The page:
How Kenya compares to other countries in pension savings


How Kenya compares to other countries in pension savings


Workers from Pelican Signs company erecting a new signboard of the National Social Security Fund (NSSF). FILE PHOTO | NMG

The February Court of Appeal ruling on the implementation of the National Social Security Fund (NSSF) Act, 2013 – which sought to increase pension deductions — was a significant turning point for Kenya.

Under the Act, the government seeks to build a bigger retirement pot, increase coverage and offer workers monthly annuities after retirement instead of the current one-off payment.

The implementation of the NSSF Act, 2013, although increases pension deductions, it ensures that Kenyans have the financial security they need in retirement, allowing them to enjoy their golden years with peace of mind.

The Act, in essence, reaffirmed the industry view that without progressive reform to the pensions and savings environment, the governments would face mounting pressure to provide appropriate social welfare.

Under this new proposition, Kenya now compares favourably across the continent.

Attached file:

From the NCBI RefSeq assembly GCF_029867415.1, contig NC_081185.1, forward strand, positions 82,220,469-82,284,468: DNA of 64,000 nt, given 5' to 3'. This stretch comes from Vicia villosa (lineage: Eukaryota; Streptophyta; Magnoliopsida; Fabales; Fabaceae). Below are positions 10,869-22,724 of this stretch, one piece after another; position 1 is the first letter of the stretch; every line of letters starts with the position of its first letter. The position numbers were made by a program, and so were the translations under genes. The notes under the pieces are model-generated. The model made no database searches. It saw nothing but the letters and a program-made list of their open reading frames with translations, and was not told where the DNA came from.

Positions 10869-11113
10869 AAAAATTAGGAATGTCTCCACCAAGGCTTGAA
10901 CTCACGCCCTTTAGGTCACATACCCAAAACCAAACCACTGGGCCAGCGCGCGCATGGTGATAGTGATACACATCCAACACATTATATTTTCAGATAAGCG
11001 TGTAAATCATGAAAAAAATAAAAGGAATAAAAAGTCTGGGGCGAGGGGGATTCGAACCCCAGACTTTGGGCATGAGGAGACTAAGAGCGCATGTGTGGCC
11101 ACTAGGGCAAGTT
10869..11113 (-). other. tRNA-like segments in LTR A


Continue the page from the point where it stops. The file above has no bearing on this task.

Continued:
Across East Africa, Tanzania has the highest contribution to retirement benefit schemes. The law provides for 10 percent savings of one’s gross earnings, with the employer contributing a similar amount to the NSSF.

In Uganda, the NSSF requires that everybody saves 5.0 percent, and the employer matches with a 10 percent contribution.

In Rwanda, the social security contribution is at 5.0 percent, with the employer contributing 3.0 percent.

In comparison, Burundi has a mandatory pension scheme for formal sector employees to the Institut National de Securité (INSS) at 6.0 percent, with the employer contributing 4.0 percent.

Further afield, the maximum contribution in Zambia is 5.0 percent, with the employee and employer each contributing 5.0 percent.

In Ghana, the law provides for savings of 13.0 percent of one’s gross earnings and the employer contributing 6.0 percent.

Although African pension funds are still relatively small in global terms, the accelerating pace of reform in the sector across the continent in savings for retirement and the introduction of private pension funds are likely to improve coverage and increase asset growth within the continent’s pension industry.

In the Kenyan context, expanding coverage to the informal sector will be essential even as the nation expands deductions to the retirement pot.

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